The first Thanksgiving menu probably contained turkey. Wild turkeys are smaller than the versions that grace the freezers of grocery stores. They have a smaller amount of white meat in proportion to the dark meat and the meat is a little less tender. The Pilgrims got the better deal when it comes to flavor, though!They had no trouble getting water fowl, and the celebration also included venison and fish. The meat was probably roasted on spits over an open fire, taking a long time to cook through.The vegetables were pretty much limited to squash, beans and corn, thanks to the infamous Squanto who showed them how to grow them. Pumpkins, yes. Pumpkin pie, no. Pumpkins are native to North American and had been in long use by the Native Americans for food and other purposes. The first Thanksgiving could have been the scene of pumpkins baked in the coals of a fire without much added to them. The menu looked something like this:
Roasted whole turkey
Fish covered with leaves and baked in coals
Whole pumpkin, baked in coals.
Two or three other kinds of winter squash, possibly cut in pieces and cooked in large kettles. Beans, boiled with venison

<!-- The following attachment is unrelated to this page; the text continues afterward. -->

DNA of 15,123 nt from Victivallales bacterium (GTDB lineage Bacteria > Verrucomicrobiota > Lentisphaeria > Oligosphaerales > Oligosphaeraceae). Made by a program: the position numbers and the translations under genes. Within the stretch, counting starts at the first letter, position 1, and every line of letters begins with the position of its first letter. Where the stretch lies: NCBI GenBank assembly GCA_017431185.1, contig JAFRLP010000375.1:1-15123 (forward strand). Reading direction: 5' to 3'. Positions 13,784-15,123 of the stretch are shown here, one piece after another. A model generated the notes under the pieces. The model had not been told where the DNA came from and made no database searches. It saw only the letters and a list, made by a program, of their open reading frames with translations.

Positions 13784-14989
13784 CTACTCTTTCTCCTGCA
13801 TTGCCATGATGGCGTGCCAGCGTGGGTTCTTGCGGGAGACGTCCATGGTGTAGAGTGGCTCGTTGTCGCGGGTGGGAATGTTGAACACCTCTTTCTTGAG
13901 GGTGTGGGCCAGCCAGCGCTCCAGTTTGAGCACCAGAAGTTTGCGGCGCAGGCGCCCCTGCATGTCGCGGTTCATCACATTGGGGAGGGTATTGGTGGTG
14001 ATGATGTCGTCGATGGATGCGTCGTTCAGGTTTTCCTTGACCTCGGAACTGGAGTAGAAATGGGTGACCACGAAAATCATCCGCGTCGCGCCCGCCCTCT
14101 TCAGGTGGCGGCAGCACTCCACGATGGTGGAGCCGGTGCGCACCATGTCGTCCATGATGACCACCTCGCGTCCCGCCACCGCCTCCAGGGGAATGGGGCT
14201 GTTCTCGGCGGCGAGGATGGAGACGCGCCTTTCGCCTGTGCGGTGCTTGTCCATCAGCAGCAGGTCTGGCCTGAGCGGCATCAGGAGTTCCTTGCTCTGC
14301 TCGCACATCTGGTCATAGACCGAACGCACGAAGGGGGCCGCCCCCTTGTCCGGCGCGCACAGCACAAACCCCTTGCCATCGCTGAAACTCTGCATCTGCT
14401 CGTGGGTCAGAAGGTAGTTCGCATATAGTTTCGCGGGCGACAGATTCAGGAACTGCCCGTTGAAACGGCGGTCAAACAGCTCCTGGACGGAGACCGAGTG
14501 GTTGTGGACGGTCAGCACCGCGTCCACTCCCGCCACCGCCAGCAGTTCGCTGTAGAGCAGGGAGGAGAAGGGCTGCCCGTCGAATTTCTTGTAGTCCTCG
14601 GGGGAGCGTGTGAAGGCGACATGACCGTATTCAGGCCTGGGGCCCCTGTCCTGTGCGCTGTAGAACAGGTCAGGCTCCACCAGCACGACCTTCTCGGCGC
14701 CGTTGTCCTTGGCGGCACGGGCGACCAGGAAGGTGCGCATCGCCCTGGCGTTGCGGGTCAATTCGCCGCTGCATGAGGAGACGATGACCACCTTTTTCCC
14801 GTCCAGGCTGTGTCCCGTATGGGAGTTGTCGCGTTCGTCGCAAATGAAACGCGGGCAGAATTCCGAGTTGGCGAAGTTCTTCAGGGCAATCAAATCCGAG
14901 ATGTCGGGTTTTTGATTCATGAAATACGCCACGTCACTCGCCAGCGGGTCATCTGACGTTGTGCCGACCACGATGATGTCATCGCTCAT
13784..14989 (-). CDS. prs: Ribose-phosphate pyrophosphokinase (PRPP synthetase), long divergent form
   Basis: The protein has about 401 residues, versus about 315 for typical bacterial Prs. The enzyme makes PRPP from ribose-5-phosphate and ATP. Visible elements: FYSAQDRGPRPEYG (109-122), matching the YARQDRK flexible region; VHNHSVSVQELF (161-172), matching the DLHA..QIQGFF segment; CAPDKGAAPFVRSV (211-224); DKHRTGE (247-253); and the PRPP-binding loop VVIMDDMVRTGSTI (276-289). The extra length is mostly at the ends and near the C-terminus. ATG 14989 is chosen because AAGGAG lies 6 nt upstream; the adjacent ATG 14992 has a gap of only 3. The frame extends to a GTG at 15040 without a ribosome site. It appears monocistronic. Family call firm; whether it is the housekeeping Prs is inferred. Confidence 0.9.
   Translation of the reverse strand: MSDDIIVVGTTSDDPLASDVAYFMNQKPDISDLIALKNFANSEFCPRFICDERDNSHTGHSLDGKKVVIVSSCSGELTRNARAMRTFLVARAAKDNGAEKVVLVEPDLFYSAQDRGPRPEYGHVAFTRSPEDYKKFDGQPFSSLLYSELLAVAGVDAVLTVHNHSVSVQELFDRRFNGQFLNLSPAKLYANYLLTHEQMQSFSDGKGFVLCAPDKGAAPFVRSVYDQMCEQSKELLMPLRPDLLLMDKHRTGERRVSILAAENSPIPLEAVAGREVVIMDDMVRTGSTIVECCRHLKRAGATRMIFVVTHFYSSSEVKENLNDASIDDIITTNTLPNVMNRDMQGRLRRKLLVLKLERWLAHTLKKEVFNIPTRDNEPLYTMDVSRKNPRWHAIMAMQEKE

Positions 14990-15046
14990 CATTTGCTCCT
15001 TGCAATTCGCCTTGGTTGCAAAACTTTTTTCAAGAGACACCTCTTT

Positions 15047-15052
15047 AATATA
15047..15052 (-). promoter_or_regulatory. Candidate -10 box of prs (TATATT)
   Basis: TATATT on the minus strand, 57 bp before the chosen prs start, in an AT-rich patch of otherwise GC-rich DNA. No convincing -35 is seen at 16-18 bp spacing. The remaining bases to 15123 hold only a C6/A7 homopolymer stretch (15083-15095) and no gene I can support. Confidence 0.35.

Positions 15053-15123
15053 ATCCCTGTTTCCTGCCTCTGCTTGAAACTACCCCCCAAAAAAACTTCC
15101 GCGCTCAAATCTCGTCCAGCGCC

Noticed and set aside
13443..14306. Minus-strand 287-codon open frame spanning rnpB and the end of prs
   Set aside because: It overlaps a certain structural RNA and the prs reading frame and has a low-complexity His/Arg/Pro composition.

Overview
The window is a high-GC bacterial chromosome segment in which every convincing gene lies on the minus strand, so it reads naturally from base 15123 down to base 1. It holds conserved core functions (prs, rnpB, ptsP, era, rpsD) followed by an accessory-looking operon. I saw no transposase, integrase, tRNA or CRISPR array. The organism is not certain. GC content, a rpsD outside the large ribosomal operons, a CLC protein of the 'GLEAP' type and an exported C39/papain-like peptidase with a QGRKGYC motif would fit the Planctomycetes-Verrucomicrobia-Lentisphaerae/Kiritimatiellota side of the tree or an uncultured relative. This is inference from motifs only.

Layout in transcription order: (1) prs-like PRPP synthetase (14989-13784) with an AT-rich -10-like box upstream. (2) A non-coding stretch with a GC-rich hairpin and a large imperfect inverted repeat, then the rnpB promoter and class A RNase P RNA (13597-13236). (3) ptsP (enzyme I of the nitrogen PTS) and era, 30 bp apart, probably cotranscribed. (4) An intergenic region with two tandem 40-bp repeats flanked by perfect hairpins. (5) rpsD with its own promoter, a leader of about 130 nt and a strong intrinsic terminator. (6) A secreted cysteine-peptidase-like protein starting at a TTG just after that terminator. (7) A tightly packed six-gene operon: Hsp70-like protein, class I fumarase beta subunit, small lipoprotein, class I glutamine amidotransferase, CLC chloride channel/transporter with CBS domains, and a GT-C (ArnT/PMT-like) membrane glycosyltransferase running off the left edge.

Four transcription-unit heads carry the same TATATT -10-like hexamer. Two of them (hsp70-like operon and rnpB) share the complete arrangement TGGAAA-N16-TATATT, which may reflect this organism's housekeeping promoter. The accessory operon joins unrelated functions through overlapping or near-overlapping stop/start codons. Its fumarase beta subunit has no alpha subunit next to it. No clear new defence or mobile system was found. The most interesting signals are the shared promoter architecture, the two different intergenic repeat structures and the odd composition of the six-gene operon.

Small kettles of peas
Dried corn, boiled in water.
Corn meal, mixed with other meals and leavened with eggs, baked in the coals - a type of corn bread.
Baskets of walnuts, hickory nuts and ground nuts
Dried fruit such as small, wild strawberries, raspberries, grapes, cherries and plums
Pumpkin seasoned with honey
Boiled corn meal, possibly served with honey
That was quite a Thanksgiving feast, wasn't it? Considering how easily food is obtained today, our Thanksgiving feasts are no doubt much less appreciated. Maybe if we'd try just one Thanksgiving limited to the food we produced ourselves, either by growing or hunting, we'd come to understand better the great celebration of Thanksgiving the Pilgrims had.